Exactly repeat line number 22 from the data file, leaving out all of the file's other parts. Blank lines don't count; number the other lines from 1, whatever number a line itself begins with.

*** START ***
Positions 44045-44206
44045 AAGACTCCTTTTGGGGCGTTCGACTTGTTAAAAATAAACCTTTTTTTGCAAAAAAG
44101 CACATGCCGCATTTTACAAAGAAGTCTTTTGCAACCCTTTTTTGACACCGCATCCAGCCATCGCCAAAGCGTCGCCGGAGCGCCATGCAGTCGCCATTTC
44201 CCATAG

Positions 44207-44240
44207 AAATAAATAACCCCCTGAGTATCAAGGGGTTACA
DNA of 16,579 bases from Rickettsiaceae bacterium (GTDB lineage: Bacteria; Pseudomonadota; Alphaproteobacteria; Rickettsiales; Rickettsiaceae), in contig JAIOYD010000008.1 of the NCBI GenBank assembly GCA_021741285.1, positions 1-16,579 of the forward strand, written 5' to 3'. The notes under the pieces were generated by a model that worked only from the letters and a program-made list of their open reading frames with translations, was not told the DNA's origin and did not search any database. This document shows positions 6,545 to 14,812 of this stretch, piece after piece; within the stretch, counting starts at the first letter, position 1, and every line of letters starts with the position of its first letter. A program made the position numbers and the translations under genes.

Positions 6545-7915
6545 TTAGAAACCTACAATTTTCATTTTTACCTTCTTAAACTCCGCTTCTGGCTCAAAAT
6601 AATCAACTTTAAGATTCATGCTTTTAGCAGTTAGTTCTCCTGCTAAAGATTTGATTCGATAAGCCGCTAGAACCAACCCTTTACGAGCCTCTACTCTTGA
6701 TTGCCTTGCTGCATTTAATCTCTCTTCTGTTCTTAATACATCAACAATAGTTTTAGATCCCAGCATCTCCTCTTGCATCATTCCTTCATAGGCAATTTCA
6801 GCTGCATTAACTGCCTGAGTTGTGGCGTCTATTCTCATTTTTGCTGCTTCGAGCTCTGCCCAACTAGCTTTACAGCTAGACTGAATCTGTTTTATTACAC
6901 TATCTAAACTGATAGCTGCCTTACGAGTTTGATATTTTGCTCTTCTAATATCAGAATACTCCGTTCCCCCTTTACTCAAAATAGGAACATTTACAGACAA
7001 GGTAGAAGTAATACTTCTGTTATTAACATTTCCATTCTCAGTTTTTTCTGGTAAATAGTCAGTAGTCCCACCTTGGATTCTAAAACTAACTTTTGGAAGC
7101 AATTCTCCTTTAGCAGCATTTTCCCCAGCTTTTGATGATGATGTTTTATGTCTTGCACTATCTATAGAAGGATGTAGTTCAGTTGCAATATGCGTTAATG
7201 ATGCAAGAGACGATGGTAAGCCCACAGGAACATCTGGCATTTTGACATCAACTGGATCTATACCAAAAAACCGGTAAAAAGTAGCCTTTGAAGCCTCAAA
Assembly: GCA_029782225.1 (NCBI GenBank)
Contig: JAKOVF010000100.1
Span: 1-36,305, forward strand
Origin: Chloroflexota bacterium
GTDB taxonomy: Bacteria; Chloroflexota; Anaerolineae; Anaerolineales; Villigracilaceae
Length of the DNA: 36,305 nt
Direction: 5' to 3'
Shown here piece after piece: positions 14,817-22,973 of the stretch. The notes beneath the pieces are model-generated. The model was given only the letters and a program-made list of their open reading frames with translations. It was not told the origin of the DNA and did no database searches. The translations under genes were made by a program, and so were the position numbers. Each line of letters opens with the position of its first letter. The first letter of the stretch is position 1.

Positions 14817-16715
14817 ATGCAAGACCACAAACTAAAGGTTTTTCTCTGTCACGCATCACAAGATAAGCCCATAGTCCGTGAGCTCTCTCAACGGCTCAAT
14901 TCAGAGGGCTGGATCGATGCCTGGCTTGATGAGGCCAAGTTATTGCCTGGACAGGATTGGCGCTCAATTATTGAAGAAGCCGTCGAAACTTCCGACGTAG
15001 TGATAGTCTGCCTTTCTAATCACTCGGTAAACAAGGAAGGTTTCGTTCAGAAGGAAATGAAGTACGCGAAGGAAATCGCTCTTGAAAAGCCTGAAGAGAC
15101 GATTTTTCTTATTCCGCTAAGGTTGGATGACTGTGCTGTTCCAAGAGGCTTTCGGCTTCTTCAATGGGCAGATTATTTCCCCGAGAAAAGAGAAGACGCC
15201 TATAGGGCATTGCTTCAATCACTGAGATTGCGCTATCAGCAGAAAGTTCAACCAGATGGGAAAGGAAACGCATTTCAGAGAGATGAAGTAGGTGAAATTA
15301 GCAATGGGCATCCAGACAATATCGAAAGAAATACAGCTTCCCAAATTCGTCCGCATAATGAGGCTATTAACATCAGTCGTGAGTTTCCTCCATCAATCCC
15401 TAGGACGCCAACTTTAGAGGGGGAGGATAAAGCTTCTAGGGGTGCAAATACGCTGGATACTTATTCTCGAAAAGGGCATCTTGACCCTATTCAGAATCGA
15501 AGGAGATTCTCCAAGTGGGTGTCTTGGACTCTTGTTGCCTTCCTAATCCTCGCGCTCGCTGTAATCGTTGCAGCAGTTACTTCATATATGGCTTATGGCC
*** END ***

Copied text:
Length of the DNA: 36,305 nt